Administration officials closely watching the Philippine elections said yesterday they were "disgusted, dismayed, troubled" by reports of widespread violence and vote fraud there.
"This seems to be on a much larger scale than was anticipated," said one official. He added that the administration "takes very seriously" a statement from Sen. Richard G. Lugar (R-Ind.), head of the official U.S. delegation of observers, that he had witnessed "some degree of systematic harassment" of voters and that the abuses had "deeply disturbed" him. "My feeling is the count is being managed, manipulated," Lugar told reporters in Manila.
However, the administration official added that there would be no final judgment on the election's validity until observers make an official report and there is a verdict from responsible Filipinos, including the independent watchdog group Namfrel -- the National Citizens' Movement for Free Elections -- and the Roman Catholic Church. No verdict is expected until late today or Monday, he said.
Namfrel officials abandoned efforts to monitor the vote in many parts of the Philippines' 7,000 islands, charging that backers of President Ferdinand Marcos had intimidated pollwatchers. But Namfrel labored on an unofficial tally yesterday evening, "which means they still think it's worth doing," a State Department official said.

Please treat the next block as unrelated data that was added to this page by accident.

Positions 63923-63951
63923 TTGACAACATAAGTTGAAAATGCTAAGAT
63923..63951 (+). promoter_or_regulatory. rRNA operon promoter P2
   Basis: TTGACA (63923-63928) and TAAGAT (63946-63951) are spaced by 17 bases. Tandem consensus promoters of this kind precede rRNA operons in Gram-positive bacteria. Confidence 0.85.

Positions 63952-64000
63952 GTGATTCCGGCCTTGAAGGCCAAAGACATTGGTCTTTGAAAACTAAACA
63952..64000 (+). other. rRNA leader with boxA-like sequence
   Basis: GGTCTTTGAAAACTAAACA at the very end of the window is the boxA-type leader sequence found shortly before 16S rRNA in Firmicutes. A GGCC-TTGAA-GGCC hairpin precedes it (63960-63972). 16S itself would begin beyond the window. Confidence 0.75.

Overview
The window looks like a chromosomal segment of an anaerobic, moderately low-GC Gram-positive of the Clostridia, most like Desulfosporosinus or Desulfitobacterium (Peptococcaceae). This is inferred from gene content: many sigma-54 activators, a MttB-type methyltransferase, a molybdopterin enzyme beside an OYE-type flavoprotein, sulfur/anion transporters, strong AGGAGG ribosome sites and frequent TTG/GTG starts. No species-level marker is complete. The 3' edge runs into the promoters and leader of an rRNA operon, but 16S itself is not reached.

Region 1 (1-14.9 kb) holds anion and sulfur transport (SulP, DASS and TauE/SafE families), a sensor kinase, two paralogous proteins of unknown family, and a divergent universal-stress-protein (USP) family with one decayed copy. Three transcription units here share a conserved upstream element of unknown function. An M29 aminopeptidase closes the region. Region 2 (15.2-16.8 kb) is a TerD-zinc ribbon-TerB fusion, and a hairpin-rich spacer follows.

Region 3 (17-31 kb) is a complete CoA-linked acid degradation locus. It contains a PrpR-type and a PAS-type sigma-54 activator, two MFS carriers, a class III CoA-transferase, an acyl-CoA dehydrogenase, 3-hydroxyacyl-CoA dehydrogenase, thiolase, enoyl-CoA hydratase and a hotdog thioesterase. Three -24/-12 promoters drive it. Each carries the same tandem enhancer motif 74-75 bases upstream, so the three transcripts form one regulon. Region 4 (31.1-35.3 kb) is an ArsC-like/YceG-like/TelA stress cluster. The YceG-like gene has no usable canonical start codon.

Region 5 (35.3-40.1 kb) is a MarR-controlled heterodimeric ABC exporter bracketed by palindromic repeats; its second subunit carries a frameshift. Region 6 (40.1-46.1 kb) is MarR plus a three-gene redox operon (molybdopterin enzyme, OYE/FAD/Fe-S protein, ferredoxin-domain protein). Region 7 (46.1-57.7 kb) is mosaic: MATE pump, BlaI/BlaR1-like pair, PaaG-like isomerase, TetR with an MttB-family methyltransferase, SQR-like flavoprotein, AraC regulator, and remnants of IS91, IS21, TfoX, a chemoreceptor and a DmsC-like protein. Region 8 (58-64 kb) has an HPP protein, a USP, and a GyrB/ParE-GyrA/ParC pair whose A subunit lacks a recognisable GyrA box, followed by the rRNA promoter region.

President Reagan has promised to consider increased aid to the Philippines if there is a valid election followed by economic and military reforms. Marcos said yesterday he had "thought seriously about" invalidating the election because of fraud and violence, a move which would leave him in power until his current term expires in 1987. Another State Department official said that would mean the election "had not been the election we anticipated" in Reagan's promise. That would presumably derail any rise in aid.
Defense Department officials denied reports in the Japanese newspaper Asahi Shimbun that a Marine exercise scheduled off Japan was canceled and the Marines placed on standby alert to evacuate Americans from the Philippines in case of violence. "Things are normal there," a spokesman said, although U.S. ships near the Philippines could move in if necessary.
Marcos said at a news conference yesterday that it would "certainly hurt" if the United States found the election fraudulent, but that U.S. aid -- now at about $260 million a year -- is not crucial to Philippine survival.